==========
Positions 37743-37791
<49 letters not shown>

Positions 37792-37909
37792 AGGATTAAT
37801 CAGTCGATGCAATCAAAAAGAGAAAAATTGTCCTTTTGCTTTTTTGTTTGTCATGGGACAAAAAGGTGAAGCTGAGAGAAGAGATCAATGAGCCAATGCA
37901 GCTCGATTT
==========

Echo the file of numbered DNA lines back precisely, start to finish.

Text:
Positions 37743-37791
<49 letters not shown>

Positions 37792-37909
37792 AGGATTAAT
37801 CAGTCGATGCAATCAAAAAGAGAAAAATTGTCCTTTTGCTTTTTTGTTTGTCATGGGACAAAAAGGTGAAGCTGAGAGAAGAGATCAATGAGCCAATGCA
37901 GCTCGATTT